U.S. State Updates
Los Angeles County
A new ordinance is on the books in Los Angeles County. The Board of Supervisors enacted an urgency ordinance that requires private employers in the unincorporated areas of the county to provide paid leave for employees to receive COVID-19 vaccine injections.
Full-time employees are entitled to up to four hours of paid leave per injection to receive the COVID-19 vaccine, while part-time employees receive the prorated amount of four hours per injection based on their normally scheduled work hours over the two-week period preceding the injection. Employees are to be compensated at their normal rate of pay.
This leave is in addition to any paid leave under California’s paid sick leave law and employees must have exhausted all available leave under California’s Supplemental Paid Sick Leave law in order to receive the additional leave under this ordinance.
Employers may ask an employee to provide written verification of receipt of the vaccine in order to receive leave.
Employers must keep records necessary to demonstrate compliance with the ordinance including accurate and complete payroll records pertaining to each employee that document the name, address, occupation, dates of employment, rate or rates of pay, and the amount paid. Records must be retained for a period of four years.
There will be a required poster that must be posted in a conspicuous place where employees work – the poster is not yet available, we will keep you posted.
The ordinance is retroactive to January 1, 2021, and will remain in effect until August 31, 2021.
Santa Clara County
In a first for the COVID-19 era that we continue to endure, the Santa Clara County Health Officer has issued an order that includes a mandate that employers ascertain the vaccination status of all personnel. “Personnel” is defined as employees, contractors and subcontractors, independent contractors, vendors who are permitted to sell goods onsite, volunteers, and other individuals who regularly provide services onsite at the request of the business.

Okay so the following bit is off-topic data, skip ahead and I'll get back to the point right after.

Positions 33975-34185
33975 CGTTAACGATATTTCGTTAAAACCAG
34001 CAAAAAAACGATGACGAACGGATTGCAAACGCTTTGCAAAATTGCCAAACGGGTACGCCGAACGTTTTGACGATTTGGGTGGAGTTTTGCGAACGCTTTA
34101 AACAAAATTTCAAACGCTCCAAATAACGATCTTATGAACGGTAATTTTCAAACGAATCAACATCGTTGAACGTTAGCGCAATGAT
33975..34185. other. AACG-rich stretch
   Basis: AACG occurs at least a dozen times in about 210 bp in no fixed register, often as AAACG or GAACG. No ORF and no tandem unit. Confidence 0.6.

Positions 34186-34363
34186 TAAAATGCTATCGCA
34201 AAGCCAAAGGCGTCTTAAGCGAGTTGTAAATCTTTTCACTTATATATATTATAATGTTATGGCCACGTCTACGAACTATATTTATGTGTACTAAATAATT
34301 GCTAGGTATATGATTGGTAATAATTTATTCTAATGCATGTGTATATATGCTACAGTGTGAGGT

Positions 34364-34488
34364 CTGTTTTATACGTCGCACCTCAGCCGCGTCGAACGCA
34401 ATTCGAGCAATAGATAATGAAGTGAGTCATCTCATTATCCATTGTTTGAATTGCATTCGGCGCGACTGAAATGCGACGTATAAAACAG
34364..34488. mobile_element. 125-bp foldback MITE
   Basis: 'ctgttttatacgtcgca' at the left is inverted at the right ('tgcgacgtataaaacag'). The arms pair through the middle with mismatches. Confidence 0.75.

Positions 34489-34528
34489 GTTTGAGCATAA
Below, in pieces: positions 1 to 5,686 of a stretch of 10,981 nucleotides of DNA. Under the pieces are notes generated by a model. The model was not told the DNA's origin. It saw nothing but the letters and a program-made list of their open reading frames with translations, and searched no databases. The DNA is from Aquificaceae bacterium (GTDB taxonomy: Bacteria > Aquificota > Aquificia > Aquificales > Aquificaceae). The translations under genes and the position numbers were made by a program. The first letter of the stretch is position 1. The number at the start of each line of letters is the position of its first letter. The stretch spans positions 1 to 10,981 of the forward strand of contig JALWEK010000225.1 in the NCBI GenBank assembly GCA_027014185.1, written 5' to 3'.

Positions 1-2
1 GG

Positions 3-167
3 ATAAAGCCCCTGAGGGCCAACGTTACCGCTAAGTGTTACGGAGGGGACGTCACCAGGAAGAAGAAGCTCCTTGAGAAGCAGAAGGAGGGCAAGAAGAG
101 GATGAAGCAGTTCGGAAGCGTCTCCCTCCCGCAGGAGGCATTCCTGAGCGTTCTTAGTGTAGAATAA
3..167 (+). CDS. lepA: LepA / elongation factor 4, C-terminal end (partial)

Until such time as an employee’s vaccination status is known, the employee is to be treated as not fully vaccinated. Those who decline to provide their vaccination status must also be treated as unvaccinated.
Employers must complete their initial collection of vaccination statuses by June 1, 2021 and continue to request updated vaccine status every 14 days from those who are not fully vaccinated or those who have declined to disclose their status. This information does not need to be provided to the county, but employers must collect and have it available to demonstrate compliance. According to FAQs provided by the county, collecting vaccination status of employees who perform any work at a facility or worksite in the county is required – employers are strongly encouraged (but not required) to request vaccination status of remote workers.
Failure to comply with the order may result in fines of up to $5,000 per violation, per day.
The county has provided a sample certification of vaccine status form – you may want to have counsel review to ensure that any request is compliant with data collection and privacy laws.
Also of note from the order is that all persons are required to follow the county’s directive as far as face coverings, which would still be required for all (vaccinated or not) working indoors unless everyone is vaccinated.
Employees also must immediately alert the employer if they test positive for COVID-19 and were in the workplace (a) within 48 hours prior to onset of symptoms or within 10 days after onset of symptoms (if symptomatic) or (b) within 48 hours prior to the date on which they were tested or within 10 days after the date on which they were tested and found positive if they were asymptomatic; ER is required to report the positive case to the county health department at sccsafeworkplace.org within 24 hours.